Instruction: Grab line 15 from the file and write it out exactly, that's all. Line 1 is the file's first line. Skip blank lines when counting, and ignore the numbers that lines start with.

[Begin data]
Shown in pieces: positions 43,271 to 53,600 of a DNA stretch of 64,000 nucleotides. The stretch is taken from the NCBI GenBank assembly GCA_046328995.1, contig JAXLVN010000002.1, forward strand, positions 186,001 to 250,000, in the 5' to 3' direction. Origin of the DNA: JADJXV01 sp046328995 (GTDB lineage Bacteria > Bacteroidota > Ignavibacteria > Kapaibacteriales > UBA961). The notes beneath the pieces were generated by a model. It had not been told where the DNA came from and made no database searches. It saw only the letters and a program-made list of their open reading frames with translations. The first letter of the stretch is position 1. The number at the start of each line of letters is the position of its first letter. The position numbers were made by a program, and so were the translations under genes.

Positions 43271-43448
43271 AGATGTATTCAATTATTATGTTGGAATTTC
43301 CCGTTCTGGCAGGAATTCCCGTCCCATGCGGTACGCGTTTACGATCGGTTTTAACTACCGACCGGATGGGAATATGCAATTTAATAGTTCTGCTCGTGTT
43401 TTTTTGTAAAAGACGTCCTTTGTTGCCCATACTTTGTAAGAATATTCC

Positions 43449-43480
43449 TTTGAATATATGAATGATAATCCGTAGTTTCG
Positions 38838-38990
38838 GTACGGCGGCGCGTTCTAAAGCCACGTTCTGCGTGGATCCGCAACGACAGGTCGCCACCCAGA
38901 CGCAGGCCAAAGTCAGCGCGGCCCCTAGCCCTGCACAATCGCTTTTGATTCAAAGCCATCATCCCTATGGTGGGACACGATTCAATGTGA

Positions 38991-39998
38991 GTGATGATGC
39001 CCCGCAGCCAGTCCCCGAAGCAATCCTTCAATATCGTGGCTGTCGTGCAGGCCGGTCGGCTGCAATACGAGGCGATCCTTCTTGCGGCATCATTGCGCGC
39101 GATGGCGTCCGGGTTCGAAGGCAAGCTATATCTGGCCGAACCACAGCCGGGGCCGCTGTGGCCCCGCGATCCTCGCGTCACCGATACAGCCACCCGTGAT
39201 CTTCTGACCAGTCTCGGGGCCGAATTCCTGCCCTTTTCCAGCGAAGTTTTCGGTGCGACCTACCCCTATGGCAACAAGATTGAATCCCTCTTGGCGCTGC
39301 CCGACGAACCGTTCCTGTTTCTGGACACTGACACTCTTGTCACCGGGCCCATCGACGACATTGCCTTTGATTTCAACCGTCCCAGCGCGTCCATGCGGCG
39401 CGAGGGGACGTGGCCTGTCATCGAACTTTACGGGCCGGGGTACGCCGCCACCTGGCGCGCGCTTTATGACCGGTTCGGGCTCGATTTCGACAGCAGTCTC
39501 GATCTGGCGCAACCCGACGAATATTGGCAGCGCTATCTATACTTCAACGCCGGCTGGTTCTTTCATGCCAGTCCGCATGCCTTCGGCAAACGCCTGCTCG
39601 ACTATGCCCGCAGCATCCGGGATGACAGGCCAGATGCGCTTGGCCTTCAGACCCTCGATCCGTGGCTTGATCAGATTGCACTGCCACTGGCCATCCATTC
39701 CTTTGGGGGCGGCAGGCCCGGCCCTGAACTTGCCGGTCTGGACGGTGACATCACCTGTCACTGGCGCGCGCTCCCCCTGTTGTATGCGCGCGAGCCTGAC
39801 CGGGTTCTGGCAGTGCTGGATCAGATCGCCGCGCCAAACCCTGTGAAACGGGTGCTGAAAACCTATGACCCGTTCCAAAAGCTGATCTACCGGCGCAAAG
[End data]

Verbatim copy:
39201 CTTCTGACCAGTCTCGGGGCCGAATTCCTGCCCTTTTCCAGCGAAGTTTTCGGTGCGACCTACCCCTATGGCAACAAGATTGAATCCCTCTTGGCGCTGC